People use a VPN service to make themselves invulnerable to attack. Oftentimes, people who use VPNs are people for whom data disasters could have large scale consequences. That’s why businesses and people who handle sensitive information for customers or clients often opt for commercial VPN service – one hack can destroy their entire livelihood.
Users who placed their trust in Citrix were largely disappointed when a highly problematic vulnerability was discovered and publicly disclosed in January of 2020. The affected VPN servers were used for businesses, government institutions, and the United States Army. The impacted businesses and institutions have not yet disclosed how (if at all) they were negatively affected by the exploit, and Citrix is attempting to put a band-aid on the problem.
The discovered vulnerability was within Citrix’s Application Delivery Controller and its related gateway VPN servers, numbering in the tens of thousands. The flaw was embarrassingly glaring, and easy enough for hackers to jump on immediately. It allowed anyone to remotely access and execute code on these gateways without the need for login credentials by using a Web request, rendering Citrix’s VPN a virtual playground for malicious strangers. This vulnerability is similar to Pulse Secure VPN’s previous discovered vulnerability that lead to targeted ransomware attacks.
Essentially, a hacker can remotely use two HTTP requests to trick the Apache server into directing them to the “/vpns/” directory without the need for a login. The first failed attempt returns a template that an attacker can inject a command into.
The Attacks that Transpired
The attacks impacted private corporations, hospitals, numerous government and military offices, and just about every kind of establishment with an extreme need for privacy to contain sensitive information. The servers that are being attacked have seem lower levels of impact. One attacker built a virtual fence to keep other attackers out, removed their malware, and set themselves up an exclusive backdoor. Other attacks involve entry level malware like cryptocurrency mining software designed to run off of the compromised server’s resources.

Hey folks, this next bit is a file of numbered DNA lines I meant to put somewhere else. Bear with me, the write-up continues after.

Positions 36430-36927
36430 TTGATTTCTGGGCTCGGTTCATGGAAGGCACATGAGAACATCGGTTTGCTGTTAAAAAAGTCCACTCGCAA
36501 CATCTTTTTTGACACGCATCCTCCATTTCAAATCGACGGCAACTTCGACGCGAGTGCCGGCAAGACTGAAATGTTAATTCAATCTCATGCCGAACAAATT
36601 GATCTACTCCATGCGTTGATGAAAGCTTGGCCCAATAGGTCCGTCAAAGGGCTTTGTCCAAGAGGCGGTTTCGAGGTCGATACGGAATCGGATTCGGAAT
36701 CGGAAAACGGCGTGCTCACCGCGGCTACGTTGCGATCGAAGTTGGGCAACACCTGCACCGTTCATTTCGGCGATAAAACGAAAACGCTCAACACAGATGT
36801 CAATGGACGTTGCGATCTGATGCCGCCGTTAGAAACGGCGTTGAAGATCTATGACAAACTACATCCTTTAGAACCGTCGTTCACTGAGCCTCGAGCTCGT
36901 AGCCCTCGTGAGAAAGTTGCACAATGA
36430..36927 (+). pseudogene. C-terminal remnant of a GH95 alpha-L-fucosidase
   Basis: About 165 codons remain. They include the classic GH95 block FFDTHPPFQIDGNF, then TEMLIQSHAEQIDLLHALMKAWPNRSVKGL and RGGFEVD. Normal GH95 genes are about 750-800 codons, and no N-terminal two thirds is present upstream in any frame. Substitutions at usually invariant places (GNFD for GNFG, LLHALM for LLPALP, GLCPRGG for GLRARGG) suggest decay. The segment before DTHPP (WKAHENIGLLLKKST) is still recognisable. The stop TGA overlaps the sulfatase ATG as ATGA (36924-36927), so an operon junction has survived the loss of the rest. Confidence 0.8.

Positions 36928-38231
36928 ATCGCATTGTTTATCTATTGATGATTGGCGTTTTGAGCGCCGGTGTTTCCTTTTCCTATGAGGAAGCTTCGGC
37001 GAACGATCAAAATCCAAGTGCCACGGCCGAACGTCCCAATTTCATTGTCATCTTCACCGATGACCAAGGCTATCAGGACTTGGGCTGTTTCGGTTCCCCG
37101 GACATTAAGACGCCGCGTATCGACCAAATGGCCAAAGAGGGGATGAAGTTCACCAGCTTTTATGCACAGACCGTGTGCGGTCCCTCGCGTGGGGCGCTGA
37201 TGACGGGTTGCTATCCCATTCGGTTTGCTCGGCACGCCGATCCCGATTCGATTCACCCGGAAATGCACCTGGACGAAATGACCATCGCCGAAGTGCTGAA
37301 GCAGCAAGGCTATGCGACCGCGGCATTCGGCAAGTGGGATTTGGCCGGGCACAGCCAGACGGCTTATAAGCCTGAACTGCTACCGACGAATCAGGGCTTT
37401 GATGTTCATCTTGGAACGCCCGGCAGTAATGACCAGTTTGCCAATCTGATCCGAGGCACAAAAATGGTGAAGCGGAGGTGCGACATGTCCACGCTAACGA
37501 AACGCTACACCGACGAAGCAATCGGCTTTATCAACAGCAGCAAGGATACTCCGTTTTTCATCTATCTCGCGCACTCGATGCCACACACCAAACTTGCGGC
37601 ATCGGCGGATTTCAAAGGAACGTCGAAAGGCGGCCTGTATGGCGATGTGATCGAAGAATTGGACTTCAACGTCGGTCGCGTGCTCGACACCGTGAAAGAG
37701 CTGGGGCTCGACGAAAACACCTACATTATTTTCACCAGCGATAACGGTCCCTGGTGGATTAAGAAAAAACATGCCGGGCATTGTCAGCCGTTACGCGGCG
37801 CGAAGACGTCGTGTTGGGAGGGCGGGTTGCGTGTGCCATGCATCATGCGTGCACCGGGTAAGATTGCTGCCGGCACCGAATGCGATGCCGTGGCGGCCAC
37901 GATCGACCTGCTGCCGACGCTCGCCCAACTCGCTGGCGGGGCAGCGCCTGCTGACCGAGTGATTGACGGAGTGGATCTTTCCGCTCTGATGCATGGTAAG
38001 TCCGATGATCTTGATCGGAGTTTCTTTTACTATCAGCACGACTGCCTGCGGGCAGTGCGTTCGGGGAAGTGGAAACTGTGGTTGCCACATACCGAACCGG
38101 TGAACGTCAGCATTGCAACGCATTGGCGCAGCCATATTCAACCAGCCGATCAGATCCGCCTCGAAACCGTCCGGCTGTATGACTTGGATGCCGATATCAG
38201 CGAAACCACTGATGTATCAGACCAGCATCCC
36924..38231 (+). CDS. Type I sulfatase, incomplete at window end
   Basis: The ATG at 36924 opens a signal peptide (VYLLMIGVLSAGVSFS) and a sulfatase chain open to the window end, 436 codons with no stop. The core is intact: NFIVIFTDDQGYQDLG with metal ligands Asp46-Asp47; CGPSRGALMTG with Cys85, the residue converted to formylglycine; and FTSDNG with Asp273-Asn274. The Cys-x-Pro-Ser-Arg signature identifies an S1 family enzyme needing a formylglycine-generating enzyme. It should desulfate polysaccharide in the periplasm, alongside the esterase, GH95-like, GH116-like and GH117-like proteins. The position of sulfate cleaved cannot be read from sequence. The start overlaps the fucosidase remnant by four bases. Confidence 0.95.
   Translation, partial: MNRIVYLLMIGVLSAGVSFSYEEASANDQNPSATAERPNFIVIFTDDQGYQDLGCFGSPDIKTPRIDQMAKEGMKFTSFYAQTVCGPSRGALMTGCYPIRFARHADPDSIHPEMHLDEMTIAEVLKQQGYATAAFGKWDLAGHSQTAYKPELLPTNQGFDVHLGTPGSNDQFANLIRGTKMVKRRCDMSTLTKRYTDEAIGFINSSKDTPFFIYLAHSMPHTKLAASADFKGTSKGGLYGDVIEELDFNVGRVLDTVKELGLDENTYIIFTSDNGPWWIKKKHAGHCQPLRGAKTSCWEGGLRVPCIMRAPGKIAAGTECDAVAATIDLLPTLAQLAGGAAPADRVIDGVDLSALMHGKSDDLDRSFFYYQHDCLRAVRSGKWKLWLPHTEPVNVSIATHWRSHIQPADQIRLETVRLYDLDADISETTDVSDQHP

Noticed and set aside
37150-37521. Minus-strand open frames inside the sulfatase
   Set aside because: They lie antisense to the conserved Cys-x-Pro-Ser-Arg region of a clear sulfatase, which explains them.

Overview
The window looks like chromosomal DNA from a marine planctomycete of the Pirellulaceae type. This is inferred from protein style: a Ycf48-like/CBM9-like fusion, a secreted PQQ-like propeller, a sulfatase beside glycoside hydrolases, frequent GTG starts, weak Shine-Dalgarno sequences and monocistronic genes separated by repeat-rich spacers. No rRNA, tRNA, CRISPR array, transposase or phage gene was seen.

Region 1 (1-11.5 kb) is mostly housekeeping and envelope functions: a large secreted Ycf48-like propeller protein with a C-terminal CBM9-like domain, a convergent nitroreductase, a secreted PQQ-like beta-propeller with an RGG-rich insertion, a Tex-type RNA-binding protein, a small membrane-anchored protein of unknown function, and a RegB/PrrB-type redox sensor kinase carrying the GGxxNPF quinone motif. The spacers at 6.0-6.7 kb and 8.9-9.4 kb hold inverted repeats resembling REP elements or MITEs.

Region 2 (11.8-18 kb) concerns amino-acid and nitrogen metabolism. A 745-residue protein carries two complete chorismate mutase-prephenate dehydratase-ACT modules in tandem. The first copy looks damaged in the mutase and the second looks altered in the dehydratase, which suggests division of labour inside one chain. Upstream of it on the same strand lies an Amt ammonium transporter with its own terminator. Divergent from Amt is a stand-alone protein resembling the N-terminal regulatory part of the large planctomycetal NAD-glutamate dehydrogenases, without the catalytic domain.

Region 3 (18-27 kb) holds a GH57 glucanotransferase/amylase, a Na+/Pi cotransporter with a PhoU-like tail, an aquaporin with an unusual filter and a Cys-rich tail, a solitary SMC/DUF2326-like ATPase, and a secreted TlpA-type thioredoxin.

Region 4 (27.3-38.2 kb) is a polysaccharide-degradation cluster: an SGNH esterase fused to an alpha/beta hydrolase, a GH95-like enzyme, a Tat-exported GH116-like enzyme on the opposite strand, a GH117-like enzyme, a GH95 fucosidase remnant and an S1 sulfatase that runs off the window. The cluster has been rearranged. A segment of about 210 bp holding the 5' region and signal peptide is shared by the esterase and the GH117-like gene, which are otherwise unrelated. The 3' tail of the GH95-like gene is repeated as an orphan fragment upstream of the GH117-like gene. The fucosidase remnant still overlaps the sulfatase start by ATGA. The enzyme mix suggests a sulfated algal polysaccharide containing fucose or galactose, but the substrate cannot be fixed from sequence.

When a similar situation occurred with Pulse Secure’s VPNs last year, ransomware attackers and data thieves had a field day. There’s no way to tell what’s currently going on in the shadows, since more than 25,000 servers are still affected.
Patching the VPN
Following the revelation of the breach, Citrix released information on how their clients can reduce their risk of being attacked or exploited. The company has frantically scrambled to release temporary patches, with more permanent solution being made available around January 20th. Research by Bad Packets shows that tens of thousands of servers are still yet to be patched, leaving them as lingering and open easy targets.
Even though solution has been released, it may be too late for some companies and institutions. Any data intercepted or stolen by hackers cannot be retrieved or undone, leaving Citrix’s clients to pick up the pieces and put together a recovery strategy. Since there was a window of several days between the announcement of the discovery and the temporary patch, competent hackers will have had time to catch wind of the situation and make any moves they saw fit. We’re still unaware of the extent of the aftermath.
Use a Reliable VPN
If you’ve lost trust in Citrix, TorGuard VPN is still here. We offer both personal and business VPN solutions. Our team ruthlessly tests our systems and provides support every day, remaining available around the clock to prevent flaws and